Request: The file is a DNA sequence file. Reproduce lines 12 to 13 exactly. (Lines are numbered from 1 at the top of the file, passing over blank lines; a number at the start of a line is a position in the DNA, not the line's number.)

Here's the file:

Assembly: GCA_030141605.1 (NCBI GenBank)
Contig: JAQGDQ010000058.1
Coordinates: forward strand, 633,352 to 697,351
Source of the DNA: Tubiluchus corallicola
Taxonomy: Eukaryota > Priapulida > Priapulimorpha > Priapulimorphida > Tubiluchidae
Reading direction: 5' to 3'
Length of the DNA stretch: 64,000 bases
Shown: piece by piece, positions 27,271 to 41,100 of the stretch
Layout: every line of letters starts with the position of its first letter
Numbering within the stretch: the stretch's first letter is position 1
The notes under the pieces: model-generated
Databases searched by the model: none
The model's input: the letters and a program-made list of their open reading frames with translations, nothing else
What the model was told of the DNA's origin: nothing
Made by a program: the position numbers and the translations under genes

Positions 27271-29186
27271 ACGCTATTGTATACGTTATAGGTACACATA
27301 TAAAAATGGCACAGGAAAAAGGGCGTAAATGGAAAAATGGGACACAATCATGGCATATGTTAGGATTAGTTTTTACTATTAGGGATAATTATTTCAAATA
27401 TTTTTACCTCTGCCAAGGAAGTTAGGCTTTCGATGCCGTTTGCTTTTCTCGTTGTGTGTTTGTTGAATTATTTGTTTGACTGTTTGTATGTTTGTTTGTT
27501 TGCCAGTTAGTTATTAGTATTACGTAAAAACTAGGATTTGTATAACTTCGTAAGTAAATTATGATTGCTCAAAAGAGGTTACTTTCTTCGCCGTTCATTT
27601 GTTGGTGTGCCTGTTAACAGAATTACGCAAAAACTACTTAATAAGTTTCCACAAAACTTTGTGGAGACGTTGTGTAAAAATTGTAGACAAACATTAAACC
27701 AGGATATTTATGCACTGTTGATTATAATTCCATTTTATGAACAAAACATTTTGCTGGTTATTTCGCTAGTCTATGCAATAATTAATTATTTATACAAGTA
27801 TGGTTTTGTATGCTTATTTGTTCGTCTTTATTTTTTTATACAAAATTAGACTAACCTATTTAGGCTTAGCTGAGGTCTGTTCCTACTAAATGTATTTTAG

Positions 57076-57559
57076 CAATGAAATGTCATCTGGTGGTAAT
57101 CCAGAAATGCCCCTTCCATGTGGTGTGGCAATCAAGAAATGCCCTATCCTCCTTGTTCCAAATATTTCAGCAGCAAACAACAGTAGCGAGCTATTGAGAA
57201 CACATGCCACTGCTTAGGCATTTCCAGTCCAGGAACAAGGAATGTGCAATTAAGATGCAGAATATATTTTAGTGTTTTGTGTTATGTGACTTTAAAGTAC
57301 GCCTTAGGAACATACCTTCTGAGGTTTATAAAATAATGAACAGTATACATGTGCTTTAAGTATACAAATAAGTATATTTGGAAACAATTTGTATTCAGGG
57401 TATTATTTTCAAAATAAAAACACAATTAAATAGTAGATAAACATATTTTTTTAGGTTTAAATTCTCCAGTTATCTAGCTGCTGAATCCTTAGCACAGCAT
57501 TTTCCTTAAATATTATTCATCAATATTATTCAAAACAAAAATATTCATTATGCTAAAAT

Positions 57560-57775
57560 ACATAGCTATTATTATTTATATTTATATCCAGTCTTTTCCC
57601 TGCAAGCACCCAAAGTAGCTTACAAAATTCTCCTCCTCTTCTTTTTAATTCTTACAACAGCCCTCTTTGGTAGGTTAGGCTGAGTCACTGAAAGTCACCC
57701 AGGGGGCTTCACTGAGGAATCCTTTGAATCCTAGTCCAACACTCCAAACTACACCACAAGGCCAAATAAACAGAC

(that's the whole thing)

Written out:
Databases searched by the model: none
The model's input: the letters and a program-made list of their open reading frames with translations, nothing else